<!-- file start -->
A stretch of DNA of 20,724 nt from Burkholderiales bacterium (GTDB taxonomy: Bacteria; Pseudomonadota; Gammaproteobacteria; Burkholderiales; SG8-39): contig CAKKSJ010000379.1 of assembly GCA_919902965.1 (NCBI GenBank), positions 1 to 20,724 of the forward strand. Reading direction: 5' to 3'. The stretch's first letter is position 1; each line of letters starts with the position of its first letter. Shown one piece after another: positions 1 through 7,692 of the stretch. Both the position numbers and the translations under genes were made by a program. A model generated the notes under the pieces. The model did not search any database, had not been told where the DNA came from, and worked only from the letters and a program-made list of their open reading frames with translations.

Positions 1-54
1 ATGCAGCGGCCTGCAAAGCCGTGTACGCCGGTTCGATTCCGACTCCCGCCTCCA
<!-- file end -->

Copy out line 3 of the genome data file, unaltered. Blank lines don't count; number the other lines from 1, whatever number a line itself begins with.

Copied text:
1 ATGCAGCGGCCTGCAAAGCCGTGTACGCCGGTTCGATTCCGACTCCCGCCTCCA